said means for receiving said second subgroup of bits comprises means for XORing an assemblage of said second subgroup of bits and said at least one appended bit with a predetermined binary vector. 6. A PAM mapper according to claim 5, wherein:
a bit of said predetermined binary vector which is XORed with said appended bit of said assemblage has a binary value other than a binary value of said appended bit. 7. A PAM mapper according to claim 2, wherein:
said means for receiving said first subgroup of bits and generating therefrom two different sign vectors comprises means for XORing a first of said sign vectors with a predetermined binary vector to obtain a second sign vector. 8. A PAM mapper according to claim 7, wherein:
said means for receiving said first subgroup of bits comprises a differential encoder means for generating said first of said sign vectors. 9. A PAM mapper according to claim 1, wherein:
said shaping se lector means comprises a convolutional encoder state machine. 10. A PAM mapper according to claim 9, wherein:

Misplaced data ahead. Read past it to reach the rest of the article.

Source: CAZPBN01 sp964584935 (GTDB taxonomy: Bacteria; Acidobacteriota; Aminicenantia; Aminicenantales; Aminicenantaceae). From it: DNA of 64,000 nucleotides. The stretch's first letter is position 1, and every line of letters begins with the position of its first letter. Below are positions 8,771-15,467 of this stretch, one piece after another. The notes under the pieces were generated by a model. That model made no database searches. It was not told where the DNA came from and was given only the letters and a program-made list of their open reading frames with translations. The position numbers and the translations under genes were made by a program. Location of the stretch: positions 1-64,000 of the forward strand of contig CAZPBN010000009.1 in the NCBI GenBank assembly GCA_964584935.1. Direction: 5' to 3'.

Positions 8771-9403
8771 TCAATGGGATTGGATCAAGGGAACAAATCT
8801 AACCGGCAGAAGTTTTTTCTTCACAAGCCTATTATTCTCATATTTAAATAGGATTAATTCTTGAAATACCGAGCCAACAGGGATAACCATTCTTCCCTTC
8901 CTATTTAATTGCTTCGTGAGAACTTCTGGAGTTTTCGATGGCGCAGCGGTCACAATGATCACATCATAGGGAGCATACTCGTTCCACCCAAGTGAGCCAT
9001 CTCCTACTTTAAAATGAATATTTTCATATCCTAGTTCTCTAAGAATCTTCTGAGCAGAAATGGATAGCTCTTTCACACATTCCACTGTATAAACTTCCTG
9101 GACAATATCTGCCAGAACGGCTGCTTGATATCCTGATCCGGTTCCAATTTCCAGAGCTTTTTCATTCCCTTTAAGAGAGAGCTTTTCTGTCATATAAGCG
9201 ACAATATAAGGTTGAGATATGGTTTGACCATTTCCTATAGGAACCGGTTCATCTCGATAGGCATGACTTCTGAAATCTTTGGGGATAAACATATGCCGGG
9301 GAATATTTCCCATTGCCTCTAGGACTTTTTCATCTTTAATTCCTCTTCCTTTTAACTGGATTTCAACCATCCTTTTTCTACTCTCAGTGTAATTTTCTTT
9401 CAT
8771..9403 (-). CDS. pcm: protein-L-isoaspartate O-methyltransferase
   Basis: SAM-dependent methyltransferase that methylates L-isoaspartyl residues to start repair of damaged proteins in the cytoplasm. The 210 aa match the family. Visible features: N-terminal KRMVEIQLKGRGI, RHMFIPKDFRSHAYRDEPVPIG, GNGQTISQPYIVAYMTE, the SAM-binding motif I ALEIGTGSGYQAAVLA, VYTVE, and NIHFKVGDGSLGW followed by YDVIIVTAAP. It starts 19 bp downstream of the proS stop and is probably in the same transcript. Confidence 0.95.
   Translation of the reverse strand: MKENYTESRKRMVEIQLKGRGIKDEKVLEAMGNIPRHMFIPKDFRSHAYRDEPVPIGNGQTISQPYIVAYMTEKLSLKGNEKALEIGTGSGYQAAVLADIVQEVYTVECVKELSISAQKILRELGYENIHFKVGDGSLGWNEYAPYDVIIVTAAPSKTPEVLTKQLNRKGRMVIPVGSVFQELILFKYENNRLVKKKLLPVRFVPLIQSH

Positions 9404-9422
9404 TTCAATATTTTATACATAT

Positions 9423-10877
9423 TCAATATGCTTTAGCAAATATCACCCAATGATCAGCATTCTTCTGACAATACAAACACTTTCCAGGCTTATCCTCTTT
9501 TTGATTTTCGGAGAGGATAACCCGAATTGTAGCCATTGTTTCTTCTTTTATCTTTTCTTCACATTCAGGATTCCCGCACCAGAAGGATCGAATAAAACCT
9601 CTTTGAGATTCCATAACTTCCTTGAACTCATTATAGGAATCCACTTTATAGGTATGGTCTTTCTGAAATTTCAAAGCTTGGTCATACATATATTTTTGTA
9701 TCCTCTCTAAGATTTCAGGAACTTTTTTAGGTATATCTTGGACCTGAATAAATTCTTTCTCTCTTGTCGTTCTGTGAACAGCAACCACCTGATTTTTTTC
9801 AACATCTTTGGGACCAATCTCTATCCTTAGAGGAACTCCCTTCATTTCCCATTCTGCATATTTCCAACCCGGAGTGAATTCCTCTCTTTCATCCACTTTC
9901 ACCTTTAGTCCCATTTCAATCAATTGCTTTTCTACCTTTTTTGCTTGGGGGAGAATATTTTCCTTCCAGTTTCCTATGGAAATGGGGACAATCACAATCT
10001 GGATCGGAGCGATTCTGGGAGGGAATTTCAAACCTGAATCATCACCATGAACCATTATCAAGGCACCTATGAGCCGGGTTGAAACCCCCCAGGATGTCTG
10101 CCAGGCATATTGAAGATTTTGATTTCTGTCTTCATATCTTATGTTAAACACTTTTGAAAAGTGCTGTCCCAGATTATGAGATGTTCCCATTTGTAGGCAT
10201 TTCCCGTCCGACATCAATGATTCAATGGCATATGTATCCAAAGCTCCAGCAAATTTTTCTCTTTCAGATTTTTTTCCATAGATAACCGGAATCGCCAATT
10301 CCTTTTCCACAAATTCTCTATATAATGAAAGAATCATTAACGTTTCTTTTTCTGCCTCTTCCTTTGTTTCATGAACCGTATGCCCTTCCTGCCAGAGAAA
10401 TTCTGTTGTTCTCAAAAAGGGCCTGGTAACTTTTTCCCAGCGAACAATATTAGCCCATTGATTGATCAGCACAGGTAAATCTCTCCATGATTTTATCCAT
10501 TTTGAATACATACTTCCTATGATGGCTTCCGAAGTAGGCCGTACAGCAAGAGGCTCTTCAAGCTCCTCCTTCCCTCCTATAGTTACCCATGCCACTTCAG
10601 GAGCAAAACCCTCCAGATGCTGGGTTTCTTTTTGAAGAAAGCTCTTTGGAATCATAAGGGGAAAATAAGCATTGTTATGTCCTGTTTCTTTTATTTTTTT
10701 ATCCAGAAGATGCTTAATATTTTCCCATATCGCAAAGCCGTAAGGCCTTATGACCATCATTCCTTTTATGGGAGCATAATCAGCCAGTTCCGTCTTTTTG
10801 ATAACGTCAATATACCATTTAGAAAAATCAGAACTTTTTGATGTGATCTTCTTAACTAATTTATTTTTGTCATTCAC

said shaping selector means further comprises an octet-to-μ-law-value look-up table. 11. A PAM mapper according to claim 9, wherein:
said shaping selector means selects said one combination for output based on at least one specified criterion. 12. A PAM mapper according to claim 11, wherein:
said at least one specified criterion comprises a lowest maximum absolute value of a running digital sum. 13. A PAM mapper according to claim 11, wherein:
said at least one specified criterion comprises a lowest average power. 14. A PAM mapper according to claim 12, wherein:
said at least one specified criterion comprises a lowest average power. 15. A PAM mapper according to claim 1, wherein:
said memory means for storing indications of at least one PAM constellation stores indications of a plurality of PAM constellations including at least one N-dimensional PAM constellation, wherein N is an integer greater than one. 16. A PAM mapper according to claim 15, further comprising:
constellation controller means coupled to said grouping logic means and to said memory means. 17. A method for mapping a plurality of bits to generate an output, comprising: